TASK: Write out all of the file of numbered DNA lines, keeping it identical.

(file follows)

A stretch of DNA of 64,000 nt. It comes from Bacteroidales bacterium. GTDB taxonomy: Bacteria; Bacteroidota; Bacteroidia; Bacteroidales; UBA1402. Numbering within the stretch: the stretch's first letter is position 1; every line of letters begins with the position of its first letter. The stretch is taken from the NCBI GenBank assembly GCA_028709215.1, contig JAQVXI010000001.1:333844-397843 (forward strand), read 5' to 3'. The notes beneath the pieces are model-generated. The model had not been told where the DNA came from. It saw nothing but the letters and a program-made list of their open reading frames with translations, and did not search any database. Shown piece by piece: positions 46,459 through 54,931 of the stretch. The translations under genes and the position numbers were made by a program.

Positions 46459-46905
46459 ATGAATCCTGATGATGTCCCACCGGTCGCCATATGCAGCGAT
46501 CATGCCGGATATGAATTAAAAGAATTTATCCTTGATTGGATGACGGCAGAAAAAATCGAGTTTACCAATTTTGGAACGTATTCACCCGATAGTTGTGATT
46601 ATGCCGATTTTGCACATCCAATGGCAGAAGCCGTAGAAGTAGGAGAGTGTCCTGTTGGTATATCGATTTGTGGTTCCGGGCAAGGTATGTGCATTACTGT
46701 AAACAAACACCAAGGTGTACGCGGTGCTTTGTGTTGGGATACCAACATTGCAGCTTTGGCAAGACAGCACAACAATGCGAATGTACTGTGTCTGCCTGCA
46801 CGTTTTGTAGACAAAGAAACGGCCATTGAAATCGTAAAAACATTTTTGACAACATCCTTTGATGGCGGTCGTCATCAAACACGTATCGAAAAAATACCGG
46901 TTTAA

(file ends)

A stretch of DNA of 64,000 nt. It comes from Bacteroidales bacterium. GTDB taxonomy: Bacteria; Bacteroidota; Bacteroidia; Bacteroidales; UBA1402. Numbering within the stretch: the stretch's first letter is position 1; every line of letters begins with the position of its first letter. The stretch is taken from the NCBI GenBank assembly GCA_028709215.1, contig JAQVXI010000001.1:333844-397843 (forward strand), read 5' to 3'. The notes beneath the pieces are model-generated. The model had not been told where the DNA came from. It saw nothing but the letters and a program-made list of their open reading frames with translations, and did not search any database. Shown piece by piece: positions 46,459 through 54,931 of the stretch. The translations under genes and the position numbers were made by a program.

Positions 46459-46905
46459 ATGAATCCTGATGATGTCCCACCGGTCGCCATATGCAGCGAT
46501 CATGCCGGATATGAATTAAAAGAATTTATCCTTGATTGGATGACGGCAGAAAAAATCGAGTTTACCAATTTTGGAACGTATTCACCCGATAGTTGTGATT
46601 ATGCCGATTTTGCACATCCAATGGCAGAAGCCGTAGAAGTAGGAGAGTGTCCTGTTGGTATATCGATTTGTGGTTCCGGGCAAGGTATGTGCATTACTGT
46701 AAACAAACACCAAGGTGTACGCGGTGCTTTGTGTTGGGATACCAACATTGCAGCTTTGGCAAGACAGCACAACAATGCGAATGTACTGTGTCTGCCTGCA
46801 CGTTTTGTAGACAAAGAAACGGCCATTGAAATCGTAAAAACATTTTTGACAACATCCTTTGATGGCGGTCGTCATCAAACACGTATCGAAAAAATACCGG
46901 TTTAA